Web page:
Fifteen minutes later I was pulling into a secluded canal car park hoping not to have to interact with any doggers that might be out for a bit of Saturday night amusement. Truly I don't know why  had gone back to this section of cut as it has about as good a reputation for predator fishing as the average puddle in the street. Why it should be so bad is beyond me as it's got loads of prey fish, plenty of cover and a growing population of crayfish as well. 

Anyway I keep trying here now and again in a vain hope it might come good and this short session seemed the perfect trip to waste on such an endeavour. I only had my drop shot rod, net and back pack with me so as I could keep on the move. My plan, if I had one, was to keep myself in good vantage points of the canal as dusk crept in and that if I saw any topping prey fish I would home in on them thinking that any predator might also do so.

Sure enough it worked, in a way... Quite early on I spotted three fish top in one area, then as I approached, two more flickered above the water sending ripples across the flat surface. I concentrated flicking some new micro glow in the dark lures all around the canal working the area systemically as all the books say you should.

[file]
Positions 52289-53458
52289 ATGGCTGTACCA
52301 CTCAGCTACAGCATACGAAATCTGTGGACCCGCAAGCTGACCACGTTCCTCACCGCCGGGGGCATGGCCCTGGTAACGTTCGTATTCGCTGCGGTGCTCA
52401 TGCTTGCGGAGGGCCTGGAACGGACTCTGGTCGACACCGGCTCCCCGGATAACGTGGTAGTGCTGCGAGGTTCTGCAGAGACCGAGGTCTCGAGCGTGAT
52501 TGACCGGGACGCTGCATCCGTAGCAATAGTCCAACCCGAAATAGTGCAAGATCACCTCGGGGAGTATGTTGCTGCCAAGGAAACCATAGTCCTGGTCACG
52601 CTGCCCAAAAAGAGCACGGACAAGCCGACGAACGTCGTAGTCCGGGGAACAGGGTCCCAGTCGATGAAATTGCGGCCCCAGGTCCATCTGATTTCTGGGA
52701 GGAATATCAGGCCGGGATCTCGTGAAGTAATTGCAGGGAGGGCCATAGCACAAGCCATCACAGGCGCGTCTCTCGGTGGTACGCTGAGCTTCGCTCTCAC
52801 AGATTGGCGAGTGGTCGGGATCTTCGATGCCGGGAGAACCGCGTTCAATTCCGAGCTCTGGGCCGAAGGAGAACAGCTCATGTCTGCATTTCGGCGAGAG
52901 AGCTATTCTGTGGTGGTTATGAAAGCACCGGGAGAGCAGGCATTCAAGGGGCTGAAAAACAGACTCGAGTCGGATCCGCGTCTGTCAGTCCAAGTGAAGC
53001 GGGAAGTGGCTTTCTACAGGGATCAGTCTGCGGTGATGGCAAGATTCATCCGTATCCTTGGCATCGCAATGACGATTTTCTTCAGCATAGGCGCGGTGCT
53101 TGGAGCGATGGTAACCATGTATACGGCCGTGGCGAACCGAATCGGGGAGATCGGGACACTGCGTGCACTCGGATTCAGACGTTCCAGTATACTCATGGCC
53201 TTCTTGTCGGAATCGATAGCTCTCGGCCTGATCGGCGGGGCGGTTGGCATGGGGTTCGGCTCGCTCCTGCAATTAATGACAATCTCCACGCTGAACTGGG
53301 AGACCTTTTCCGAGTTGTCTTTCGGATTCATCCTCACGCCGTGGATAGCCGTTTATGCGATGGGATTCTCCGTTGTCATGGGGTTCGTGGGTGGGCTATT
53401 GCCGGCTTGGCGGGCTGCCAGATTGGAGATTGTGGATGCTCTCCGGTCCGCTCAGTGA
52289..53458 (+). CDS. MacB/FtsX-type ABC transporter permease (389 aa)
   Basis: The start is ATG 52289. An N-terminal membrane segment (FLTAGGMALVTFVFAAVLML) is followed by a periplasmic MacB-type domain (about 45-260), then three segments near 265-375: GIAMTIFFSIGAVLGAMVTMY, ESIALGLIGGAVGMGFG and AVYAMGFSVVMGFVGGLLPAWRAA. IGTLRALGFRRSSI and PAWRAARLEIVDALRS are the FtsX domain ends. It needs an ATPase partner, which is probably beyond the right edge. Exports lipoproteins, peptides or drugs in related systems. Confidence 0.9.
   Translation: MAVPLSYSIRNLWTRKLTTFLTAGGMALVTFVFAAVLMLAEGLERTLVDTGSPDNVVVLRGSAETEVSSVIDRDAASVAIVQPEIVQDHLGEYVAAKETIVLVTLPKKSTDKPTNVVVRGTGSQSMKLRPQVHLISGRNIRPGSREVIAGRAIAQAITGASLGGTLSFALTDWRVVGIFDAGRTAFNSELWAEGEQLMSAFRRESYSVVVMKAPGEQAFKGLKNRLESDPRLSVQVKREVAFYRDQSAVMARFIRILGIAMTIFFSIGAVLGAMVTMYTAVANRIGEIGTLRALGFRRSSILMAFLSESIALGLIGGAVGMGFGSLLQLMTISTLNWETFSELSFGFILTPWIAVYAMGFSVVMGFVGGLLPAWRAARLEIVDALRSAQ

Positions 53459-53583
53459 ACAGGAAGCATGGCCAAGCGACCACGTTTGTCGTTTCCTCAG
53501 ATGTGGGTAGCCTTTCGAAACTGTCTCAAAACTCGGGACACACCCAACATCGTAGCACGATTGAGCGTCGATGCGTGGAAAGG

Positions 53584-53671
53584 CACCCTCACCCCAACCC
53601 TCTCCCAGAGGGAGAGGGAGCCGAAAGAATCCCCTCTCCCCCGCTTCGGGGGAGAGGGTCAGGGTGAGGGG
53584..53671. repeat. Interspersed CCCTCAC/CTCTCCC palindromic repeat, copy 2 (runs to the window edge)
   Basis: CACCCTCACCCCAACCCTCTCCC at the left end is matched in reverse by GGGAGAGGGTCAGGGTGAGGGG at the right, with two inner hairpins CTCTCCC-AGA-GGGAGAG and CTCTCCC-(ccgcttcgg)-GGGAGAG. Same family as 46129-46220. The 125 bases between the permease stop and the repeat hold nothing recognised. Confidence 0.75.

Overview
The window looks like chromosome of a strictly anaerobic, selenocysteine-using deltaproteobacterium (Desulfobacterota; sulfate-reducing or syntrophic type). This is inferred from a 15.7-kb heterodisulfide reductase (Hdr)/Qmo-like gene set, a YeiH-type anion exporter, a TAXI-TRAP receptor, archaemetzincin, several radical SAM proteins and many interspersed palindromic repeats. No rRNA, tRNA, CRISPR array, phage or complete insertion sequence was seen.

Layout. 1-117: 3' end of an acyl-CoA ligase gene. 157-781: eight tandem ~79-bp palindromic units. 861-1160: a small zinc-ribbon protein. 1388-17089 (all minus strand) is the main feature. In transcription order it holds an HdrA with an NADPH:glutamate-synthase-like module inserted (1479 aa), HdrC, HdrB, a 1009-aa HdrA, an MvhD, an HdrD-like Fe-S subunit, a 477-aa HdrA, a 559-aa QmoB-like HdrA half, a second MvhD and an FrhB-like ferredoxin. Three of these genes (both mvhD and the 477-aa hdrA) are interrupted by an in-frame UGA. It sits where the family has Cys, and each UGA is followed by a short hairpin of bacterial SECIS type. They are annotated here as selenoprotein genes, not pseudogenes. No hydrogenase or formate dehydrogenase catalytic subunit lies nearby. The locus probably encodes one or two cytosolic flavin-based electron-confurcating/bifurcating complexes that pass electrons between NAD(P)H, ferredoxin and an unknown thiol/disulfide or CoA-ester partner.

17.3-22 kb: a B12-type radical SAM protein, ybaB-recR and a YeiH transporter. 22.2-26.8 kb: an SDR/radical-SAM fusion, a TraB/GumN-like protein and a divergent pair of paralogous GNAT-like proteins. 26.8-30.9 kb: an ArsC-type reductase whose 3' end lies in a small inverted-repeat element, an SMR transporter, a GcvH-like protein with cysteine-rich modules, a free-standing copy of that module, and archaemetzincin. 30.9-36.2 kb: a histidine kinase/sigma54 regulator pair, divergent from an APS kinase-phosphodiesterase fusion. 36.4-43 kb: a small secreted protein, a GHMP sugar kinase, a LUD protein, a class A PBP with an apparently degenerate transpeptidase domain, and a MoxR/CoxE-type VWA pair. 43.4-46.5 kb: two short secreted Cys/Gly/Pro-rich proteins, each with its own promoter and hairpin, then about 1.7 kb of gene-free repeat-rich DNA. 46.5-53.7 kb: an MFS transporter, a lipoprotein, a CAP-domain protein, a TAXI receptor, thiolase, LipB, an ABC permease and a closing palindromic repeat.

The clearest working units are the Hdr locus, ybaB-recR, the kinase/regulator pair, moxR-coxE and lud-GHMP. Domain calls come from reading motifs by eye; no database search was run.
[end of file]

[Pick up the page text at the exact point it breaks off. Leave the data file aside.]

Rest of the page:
Soon enough the dark was not far off and I made a snap decision to switch over to walking the worm. I thought the added scent of the broken worm might become key as the visibility dwindled. So I slowly began creeping a large worm around the trench of the canal. I must of been at it for half an hour before I got any reaction. By now it was totally dark, and I mean countryside dark not that close to the city dark, so I could barely see a thing. I was trying to pinpoint the location of a warbling pheasant in the trees over the canal when I felt a definite tap come back up the braided line. I slowed the retrieve down and kept the bait moving and sure enough I got a second tap. But nothing took the bait after that so I swung the rig along the approximate line of the last cast and began again. I felt another tap and was itching to strike when I hit the forth.